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# JPS 2007 Spring Meeting

SourceCodeOf_HumanGenome > JPS 2007 Spring Meeting @ 2009/8/4 9:55
28pSL-11
New grammar version of Schrodinger equation
Uda's School / Yuuichi Uda
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About a system with one degree of freedom, I want to find an equation obeyed by Φ in the new grammar, which represents a quantum history whose quantum state at time t is represented by wave function ψ(□,t) by the following functional Φ.
Φ[χ]=exp[α∫dt φ(χ(t),t)]; ψ(x,t)= exp φ(x,t)・・・※
As a clue, it seems plausible course to select the equation for Φ as it reduces to the ordinary schrodinger equation for ψ in the special case that ※ holds.
Along this course, I tried making the following equation.
(ih／2πα) lim (1／ε)(Φ[χ']－Φ[χ])
ε→0
＝∫dt[(1／2m)(－ih／2πα)^2(δ／δχ(t))^2＋V(χ(t))]Φ[χ],
where χ'(t)=χ(t-ε).
I have not yet confirmed whether this equation always reduces to Schrodinger equation in the special case ※.
Besides, I got some undesirable result when I investigated a solution corresponding to the ground state of a harmonic oscillator.
It is the result that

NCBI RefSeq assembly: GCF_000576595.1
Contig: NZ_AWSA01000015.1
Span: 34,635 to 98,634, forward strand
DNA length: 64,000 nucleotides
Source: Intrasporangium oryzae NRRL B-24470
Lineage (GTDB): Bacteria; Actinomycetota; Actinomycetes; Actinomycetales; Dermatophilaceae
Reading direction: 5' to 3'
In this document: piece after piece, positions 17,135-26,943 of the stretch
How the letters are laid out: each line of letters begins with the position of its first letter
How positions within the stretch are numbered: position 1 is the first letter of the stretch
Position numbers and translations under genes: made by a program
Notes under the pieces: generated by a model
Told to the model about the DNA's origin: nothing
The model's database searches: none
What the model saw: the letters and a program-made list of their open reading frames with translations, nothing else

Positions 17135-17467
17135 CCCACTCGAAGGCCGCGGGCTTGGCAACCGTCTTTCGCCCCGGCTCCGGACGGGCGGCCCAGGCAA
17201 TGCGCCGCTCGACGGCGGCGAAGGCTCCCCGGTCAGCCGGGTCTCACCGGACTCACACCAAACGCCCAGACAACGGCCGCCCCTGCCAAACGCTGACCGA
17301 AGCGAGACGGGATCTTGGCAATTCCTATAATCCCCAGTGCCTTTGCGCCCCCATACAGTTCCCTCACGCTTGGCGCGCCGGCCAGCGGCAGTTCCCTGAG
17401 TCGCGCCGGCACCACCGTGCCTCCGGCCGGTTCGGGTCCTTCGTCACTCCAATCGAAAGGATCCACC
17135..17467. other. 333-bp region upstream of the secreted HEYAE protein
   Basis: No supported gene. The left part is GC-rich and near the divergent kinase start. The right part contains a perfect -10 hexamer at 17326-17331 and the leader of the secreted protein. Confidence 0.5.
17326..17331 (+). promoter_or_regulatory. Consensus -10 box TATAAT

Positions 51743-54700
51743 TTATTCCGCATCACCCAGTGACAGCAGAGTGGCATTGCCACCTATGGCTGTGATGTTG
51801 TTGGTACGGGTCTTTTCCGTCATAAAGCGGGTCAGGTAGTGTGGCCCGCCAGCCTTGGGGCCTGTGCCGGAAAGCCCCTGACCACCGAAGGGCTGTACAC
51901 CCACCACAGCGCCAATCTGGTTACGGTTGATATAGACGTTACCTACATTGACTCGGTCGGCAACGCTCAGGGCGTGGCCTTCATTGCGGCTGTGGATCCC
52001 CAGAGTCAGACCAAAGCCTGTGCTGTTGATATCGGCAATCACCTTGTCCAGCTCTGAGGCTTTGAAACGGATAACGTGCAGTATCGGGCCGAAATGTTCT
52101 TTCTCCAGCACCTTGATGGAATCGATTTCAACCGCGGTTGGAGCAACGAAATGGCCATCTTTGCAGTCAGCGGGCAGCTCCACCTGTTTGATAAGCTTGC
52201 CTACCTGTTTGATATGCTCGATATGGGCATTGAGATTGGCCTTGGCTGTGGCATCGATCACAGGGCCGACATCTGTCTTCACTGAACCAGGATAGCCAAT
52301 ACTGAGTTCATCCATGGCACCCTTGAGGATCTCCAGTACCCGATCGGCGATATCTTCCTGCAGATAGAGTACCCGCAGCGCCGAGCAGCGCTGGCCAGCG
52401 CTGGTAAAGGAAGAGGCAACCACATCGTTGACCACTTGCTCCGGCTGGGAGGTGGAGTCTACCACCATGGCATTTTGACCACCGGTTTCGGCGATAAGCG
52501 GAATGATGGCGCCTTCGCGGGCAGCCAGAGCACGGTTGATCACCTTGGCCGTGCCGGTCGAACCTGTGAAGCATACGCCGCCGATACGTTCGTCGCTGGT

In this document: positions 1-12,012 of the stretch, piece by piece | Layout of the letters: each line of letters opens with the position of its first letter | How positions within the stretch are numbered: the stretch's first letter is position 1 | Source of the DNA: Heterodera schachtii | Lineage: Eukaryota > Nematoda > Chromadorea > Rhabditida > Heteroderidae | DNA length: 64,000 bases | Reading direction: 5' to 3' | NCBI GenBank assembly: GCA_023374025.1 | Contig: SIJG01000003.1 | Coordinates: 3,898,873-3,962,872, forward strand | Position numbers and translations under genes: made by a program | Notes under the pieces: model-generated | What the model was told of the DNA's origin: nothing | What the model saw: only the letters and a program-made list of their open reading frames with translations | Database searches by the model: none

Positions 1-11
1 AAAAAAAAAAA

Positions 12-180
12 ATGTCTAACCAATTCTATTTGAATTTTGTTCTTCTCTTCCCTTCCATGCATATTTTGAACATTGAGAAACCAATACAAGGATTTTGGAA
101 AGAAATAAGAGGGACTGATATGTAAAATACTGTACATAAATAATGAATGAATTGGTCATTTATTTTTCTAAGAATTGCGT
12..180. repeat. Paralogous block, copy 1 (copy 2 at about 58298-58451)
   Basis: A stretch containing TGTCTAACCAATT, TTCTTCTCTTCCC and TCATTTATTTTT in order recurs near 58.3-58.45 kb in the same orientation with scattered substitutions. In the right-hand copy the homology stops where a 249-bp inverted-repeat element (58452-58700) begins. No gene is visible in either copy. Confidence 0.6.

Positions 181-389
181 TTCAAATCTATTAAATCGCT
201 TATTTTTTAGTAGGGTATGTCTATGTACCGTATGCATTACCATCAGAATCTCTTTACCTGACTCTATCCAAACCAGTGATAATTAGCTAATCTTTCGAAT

Φ[χ]＝exp[α∫dt(－π／h)√(mk)(χ(t))^2]
is a solution when
V(x)＝kx^2－(h／4πα)δ(0)√(k／m).
Adding an arbitrary constant to potential energy does not change what physical system we treat, and so it may not be undesirable, but the appearance of the value of δ-function at zero point might mean failure of the theory in the worst case.
In order that V(x)＝kx^2, perhaps we have only to formally select
Φ[χ]＝exp[α∫dt[－Et－(π／h)√(mk)(χ(t))^2]],
using a real constant E.
However, in this case, too, perhaps E includes δ(0), and we should understand that integral ∫dt[－iEt] is not well defined or is zero, and so room for criticism is left.
It might be a way for settling these problems that renew χ'(t)＝χ(t－ε).
For example, how about using an arbitrary function f such that f(t)＝t if t＜a or t＜b, selecting χ'(t)＝χ(f(t)), and altering the Hamiltonian part after it?
In order to avoid being criticized for the point that ψ(x,t) has a dimension of (length)^(-3/2) despite that φ(x,t) is dimensionless, we have only to reselect ψ(x,t)＝βexpφ(x,t) using a dimensionful factor β.
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Last edited at 2010/05/01/15:33JST